Some of them have been there, a few of them have done it – but do the managers who are guiding 24 national sides at Euro 2016 really know what their players are going through?
Here, Sportsmail takes a look at the men in the dugout when they too were idolised as players and the football cards representing them that were swapped and bartered for by children at the time.
France – Didier Deschamps
Deschamps enjoyed a lot of success with a number of teams he played in. He started his career at Nantes where he made 111 appearances. He left for Marseille in 1989. While there he won the French league twice before claiming the Champions League trophy.
But it was during his time with Juventus that he earned legendary status among their supporters. He was part of a side that won Serie A three times, Coppa Italia once, the Champions League once as well as one Intercontinental Cup, one UEFA Super Cup and one UEFA Intertoto Cup.
He has made a steady amount of progress as a manager, too. He has been in charge of France since 2012 and guided them to the quarter-finals of the 2014 World Cup in Brazil.
Win percentage as France manager: 58.70 per cent
Switzerland – Vladimir Petkovic
Although Petkovic began his career in Bosnia, he spent most of his years playing in Switzerland. He never reached 100 appearances with any club – 87 at Chur 97 was the closest he came.
He eventually retired from playing in 1997 and became a coach. He took his first job as player-coach with Swiss club Bellinzona before taking over at Malcantone Agno, where he stayed from 1999 to 2004.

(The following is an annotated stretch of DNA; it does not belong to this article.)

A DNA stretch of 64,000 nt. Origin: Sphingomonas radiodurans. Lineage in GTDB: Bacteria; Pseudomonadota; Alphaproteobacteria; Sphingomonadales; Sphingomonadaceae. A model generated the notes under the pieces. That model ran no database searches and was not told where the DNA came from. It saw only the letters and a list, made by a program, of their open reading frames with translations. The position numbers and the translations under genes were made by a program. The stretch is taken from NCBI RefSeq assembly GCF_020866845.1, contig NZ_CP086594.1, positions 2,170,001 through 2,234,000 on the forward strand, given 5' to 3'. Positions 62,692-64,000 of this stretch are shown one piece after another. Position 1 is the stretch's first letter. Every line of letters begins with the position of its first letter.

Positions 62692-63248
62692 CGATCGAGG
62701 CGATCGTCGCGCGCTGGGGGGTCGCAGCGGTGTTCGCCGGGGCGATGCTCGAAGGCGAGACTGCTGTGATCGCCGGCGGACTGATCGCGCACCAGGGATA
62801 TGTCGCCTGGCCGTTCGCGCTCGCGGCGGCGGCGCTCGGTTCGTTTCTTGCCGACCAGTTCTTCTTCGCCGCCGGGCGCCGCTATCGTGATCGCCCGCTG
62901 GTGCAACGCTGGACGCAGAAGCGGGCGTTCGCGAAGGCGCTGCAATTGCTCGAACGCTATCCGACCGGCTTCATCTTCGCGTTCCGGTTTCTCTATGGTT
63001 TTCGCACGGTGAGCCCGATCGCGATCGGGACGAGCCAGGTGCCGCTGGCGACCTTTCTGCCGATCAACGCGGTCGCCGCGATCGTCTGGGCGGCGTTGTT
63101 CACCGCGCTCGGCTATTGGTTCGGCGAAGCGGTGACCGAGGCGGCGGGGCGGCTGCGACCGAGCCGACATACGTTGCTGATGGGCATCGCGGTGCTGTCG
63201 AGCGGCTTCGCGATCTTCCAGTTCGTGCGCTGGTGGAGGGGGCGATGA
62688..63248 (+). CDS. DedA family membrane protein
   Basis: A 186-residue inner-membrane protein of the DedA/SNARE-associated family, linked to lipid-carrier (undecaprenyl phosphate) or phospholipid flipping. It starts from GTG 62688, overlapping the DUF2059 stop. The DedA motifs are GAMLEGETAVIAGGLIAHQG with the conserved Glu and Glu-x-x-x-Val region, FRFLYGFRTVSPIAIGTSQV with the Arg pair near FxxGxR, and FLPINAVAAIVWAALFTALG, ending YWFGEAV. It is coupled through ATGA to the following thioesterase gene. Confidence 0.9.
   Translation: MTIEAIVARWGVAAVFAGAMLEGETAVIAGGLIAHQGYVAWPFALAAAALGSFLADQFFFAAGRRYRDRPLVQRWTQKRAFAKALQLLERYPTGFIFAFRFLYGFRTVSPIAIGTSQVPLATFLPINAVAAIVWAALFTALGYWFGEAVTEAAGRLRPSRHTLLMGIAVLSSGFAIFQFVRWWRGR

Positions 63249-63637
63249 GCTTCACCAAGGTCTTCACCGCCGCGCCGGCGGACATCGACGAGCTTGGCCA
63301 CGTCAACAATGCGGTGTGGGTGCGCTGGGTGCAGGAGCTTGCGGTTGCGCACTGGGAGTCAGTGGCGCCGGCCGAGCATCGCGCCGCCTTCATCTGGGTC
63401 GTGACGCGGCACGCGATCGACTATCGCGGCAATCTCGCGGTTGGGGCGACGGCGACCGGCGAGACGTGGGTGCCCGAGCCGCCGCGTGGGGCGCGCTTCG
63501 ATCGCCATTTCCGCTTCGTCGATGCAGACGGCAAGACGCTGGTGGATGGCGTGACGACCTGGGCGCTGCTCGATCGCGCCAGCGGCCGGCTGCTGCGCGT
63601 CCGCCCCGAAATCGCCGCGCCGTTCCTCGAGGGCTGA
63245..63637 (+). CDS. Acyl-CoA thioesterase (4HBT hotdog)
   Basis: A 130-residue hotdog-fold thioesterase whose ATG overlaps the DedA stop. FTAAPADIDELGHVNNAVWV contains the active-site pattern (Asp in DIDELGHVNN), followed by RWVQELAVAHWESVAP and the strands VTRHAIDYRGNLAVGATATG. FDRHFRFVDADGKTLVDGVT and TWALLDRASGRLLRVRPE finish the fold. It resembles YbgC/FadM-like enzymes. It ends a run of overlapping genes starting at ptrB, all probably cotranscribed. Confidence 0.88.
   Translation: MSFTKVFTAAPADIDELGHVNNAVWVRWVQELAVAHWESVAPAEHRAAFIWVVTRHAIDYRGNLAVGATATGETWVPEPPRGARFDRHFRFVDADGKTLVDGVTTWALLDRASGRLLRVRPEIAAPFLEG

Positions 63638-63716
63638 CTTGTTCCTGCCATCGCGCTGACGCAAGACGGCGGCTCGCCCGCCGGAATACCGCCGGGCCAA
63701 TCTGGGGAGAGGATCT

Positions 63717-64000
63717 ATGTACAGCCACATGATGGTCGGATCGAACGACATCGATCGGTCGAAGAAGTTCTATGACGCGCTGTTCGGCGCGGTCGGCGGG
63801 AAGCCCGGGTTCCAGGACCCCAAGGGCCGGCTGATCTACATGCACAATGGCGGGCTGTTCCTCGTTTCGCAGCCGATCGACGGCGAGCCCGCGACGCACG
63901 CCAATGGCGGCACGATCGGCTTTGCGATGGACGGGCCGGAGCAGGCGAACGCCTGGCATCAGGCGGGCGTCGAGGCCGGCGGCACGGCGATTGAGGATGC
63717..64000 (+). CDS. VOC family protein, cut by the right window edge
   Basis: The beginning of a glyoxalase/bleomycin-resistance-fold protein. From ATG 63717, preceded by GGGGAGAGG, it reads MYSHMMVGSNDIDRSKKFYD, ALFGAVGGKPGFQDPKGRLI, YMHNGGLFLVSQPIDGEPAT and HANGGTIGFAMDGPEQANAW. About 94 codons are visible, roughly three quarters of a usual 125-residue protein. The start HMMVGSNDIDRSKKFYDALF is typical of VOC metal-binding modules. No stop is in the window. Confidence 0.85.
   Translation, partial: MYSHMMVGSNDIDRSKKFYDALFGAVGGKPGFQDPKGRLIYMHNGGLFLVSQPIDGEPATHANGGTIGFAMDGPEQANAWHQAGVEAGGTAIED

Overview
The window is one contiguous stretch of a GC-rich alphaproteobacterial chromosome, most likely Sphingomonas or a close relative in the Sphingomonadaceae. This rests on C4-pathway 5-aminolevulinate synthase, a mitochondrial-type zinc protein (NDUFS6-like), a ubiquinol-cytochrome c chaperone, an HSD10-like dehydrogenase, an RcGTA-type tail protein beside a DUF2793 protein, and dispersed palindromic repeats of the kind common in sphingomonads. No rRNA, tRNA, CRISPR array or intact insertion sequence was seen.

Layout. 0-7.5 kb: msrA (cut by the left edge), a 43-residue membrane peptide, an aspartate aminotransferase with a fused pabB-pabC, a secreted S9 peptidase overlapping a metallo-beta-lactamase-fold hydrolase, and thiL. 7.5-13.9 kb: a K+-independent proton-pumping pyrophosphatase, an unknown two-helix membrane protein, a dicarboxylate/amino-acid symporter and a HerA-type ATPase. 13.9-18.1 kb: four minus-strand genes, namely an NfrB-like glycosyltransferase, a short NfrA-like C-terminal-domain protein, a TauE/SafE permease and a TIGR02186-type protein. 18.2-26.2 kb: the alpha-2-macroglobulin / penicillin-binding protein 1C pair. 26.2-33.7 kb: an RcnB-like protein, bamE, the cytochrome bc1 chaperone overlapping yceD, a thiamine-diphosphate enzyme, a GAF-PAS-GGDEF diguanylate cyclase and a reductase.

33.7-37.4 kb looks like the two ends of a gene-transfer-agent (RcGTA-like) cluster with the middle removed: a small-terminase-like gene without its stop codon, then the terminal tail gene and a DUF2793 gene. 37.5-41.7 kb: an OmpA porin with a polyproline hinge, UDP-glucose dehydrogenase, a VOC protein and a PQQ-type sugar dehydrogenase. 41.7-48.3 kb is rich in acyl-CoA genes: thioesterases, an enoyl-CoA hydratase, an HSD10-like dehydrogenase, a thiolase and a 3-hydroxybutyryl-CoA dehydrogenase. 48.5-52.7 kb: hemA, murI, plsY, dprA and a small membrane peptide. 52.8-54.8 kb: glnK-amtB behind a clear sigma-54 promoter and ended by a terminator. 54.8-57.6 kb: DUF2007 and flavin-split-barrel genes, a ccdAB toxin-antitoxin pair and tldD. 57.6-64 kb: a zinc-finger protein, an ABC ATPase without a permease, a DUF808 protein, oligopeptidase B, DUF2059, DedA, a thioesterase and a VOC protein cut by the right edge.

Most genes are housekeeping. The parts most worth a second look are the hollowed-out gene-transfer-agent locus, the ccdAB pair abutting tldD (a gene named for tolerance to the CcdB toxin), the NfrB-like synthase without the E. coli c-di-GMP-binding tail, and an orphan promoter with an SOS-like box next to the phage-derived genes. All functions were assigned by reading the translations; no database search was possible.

He was manager of Lazio before he was offered the Switzerland job. The Coppa Italia was his one piece of silverware at the Serie A club.
Win percentage as Switzerland manager: 52.94
Albania – Gianni De Biasi
De Biasi’s playing career lasted 25 years. His career was never destined for greatness after he was loaned by Inter Milan to Reggiana. From there he failed to impress before he found his place at Brescia. There he made 161 appearances, scoring 14 goals.
His managerial career, which began in 1990, also took time to get established – and is a work in progress. In 2011, De Biasi took over at Albania after a disappointing season in charge of Napoli.
He became the first coach to lead Albania to European Championship qualification when they secured their passage to France last October.
Win percentage as Albania manager: 39.47 per cent.
Romania – Anghel Iordanescu
Iordandescu was with only two clubs when he was playing: Steaua Bucharest and OFI Crete. He first joined Steaua Bucharest in 1968 and didn’t leave until 1982.
As a manager, he has been around the domestic and international circuit. He first took the Romania job in 1993 and lead his side to the 1994 World Cup in the United States where Romania made it to the quarter-finals.
He continued his good work by guiding them to Euro 1996 in England and France for the 1998 World Cup. He managed them again between 2002 and 2004, and came out of…